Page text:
Google’s corporate motto, “Don’t be evil,” is understated. It implies that doing good in the world is easy and obvious, yet missed by many of the world’s most powerful organizations. Just don’t be evil. It’s like Nike: Just do it. How obvious!
And as I read that Google is backing away from the motto, I wonder whether Google is giving itself room to be evil.
Is Google evil? Not in my opinion (or Phil’s). But some people thought so over enabling censorship in China. In the future, Google will face more tough decisions about social impact, especially on privacy, promotion of information, and anti-trust. Sometimes real economic value will be on the line over real social objections. My guess is that value will win.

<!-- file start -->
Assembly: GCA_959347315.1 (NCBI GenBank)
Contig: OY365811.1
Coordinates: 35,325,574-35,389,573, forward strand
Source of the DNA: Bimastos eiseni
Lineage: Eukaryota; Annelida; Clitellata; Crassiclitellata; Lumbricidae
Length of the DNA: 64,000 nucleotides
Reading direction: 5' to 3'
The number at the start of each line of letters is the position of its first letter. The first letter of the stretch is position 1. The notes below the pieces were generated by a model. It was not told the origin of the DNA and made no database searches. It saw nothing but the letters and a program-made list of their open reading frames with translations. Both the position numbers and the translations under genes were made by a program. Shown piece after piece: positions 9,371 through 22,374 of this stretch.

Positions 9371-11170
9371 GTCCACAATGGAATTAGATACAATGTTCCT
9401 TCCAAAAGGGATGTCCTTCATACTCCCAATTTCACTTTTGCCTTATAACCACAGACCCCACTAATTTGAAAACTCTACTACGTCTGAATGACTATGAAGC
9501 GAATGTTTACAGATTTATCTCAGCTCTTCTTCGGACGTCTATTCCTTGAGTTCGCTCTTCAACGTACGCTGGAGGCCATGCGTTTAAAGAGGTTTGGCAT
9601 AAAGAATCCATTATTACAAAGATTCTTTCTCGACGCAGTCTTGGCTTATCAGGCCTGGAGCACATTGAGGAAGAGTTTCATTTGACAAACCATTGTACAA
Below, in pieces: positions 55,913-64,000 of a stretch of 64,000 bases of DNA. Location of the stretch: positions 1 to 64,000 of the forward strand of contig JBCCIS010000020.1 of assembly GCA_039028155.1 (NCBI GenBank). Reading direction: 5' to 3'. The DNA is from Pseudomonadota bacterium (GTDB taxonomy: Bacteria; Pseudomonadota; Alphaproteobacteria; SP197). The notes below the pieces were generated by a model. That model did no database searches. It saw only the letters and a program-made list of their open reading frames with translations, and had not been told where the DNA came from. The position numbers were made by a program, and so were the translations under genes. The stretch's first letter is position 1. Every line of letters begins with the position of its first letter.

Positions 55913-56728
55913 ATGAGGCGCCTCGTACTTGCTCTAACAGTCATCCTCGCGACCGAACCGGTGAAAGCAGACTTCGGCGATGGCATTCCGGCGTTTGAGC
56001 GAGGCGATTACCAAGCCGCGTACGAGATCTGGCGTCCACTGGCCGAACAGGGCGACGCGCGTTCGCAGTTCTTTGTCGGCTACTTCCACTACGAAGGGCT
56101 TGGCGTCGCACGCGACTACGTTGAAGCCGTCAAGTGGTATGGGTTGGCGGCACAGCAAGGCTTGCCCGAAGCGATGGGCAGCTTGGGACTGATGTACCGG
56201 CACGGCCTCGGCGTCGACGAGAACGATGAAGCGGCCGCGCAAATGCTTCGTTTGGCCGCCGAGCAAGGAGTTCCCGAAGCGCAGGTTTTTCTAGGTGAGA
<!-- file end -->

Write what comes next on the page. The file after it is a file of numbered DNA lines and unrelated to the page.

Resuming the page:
The point is that the way the world works is executives are measured in dollars and cents. “Don’t be evil” is not measured. There’s no score. No success. No way to win or lose. This is a huge challenge for companies with social missions, nonprofits, and even people who just want to make a difference.
My friend volunteered to work with an NGO in a small Nicaraguan town. She moved into a house full of volunteers who were immature, lazy, and disinterested. Most were completing some kind of school requirement. One European girl was doing “social service” as a substitute for required military service in her home country. Instead she did nothing. These people should all be fired. Instead, they are a valued statistic reported to the board of directors: 10 summer volunteers! Subtext: give us more money.
NGOs and government missions (USAID anyone?) have a notorious reputation for being inefficient. It’s not because the people are different than the people who work in businesses, but because of the way the world is measured. Once dollars and cents aren’t the goal, measurement becomes fuzzy. Phil and the new class of social entrepreneurs want to change the game. The challenge is large.